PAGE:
Ender’s Game details the moral journey of its titular character, showing how a young boy can grow up with a strategic mindset perfect for war, yet lacking in personal empathy and understanding that hurting others can take serious tolls. Only by encountering the Buggers, first by dream-communication where he starts to understand them and their motivations does Ender’s mindset begin to shift. Eventually, Ender’s approach to the world is completely altered when he unknowingly destroys the entire Bugger race and he starts to realize the consequences of focusing on logical reasoning and future self-preservation. Finally, when Ender finds the new queen, his new mindset is set—being empathetic and ensuring the survival of everyone is now his new focus. This complete turnaround shows the growth and development of Ender as he navigates the world of war and its aftermath.
In The Bhagavad Gita, Arjuna, a skilled warrior, faces a dilemma in the midst of battle. He ceases to fight and admits that he could not live with himself if […]
There’s a plethora of adjectives one could apply to the survivors of Hitler’s nightmarish concentration camps during the later years of the second world war; lucky, miraculous, strong-willed, and many […]
In Beloved, characters experience egregious violations of their human rights that create situations that the English language cannot truly capture. The author, Toni Morrison attempts to communicate the meaning of […]
Sons and Lovers renders a fractured narrative capturing the dynamic nature of the ‘interior of the text’ through a rigorous analysis of its characters (and their actions); this is achieved […]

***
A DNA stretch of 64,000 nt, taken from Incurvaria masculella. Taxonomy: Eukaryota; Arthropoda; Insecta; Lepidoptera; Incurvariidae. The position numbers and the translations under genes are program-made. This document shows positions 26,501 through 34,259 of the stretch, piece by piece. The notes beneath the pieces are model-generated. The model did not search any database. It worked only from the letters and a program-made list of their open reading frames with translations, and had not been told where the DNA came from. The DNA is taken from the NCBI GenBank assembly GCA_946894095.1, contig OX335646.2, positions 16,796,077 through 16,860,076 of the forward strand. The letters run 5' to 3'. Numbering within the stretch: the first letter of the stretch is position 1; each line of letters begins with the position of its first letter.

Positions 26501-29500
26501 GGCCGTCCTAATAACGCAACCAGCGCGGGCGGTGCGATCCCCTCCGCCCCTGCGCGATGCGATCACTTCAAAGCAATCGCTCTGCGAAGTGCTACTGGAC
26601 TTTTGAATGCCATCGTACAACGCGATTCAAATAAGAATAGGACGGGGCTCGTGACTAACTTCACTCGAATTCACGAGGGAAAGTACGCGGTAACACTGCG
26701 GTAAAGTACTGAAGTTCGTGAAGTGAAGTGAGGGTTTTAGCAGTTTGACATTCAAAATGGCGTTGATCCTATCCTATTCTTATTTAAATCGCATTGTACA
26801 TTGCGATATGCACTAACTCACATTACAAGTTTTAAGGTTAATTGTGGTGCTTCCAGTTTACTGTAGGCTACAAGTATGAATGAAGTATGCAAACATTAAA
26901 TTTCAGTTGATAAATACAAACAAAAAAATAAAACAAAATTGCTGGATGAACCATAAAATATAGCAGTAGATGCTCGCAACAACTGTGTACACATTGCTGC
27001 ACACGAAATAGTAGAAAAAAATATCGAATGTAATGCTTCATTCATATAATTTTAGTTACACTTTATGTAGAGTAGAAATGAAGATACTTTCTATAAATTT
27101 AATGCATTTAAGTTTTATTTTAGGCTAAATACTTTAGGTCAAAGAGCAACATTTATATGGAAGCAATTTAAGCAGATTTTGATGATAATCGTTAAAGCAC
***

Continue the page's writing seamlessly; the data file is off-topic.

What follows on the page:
The short stories “The Yellow Wallpaper” by Charlotte Perkins Gilman and “A Jury of Her Peers” by Susan Glaspell are somewhat similar. Each story is set in a different time […]
Eliza Wharton is a character who stands on public trial against society in the epistolary novel, “The Coquette.” She is not a criminal in the eyes of the law, per […]
Oppression is a common theme in literature; this is not surprising in light of humanity’s history of vying for power. In literature as in society, are many factors behind oppression […]
Seamus Heaney’s ‘Mid Term Break’ and ‘In Memoriam Francis Ledwidge’ lament needless violence, as well as the one-dimensional and euphemistic way with which general society deals with the loss of […]
The Searchers is a western directed by John Ford in the year 1956 and starring John Wayne as the main protagonist of Ethan Edwards, a Civil War veteran who embarks […]
Orson Scott Card’s novel Ender’s Game features an intense change in the protagonist’s morality and motivation. Prior to interacting with the alien race, the Buggers, Ender has a very logical, […]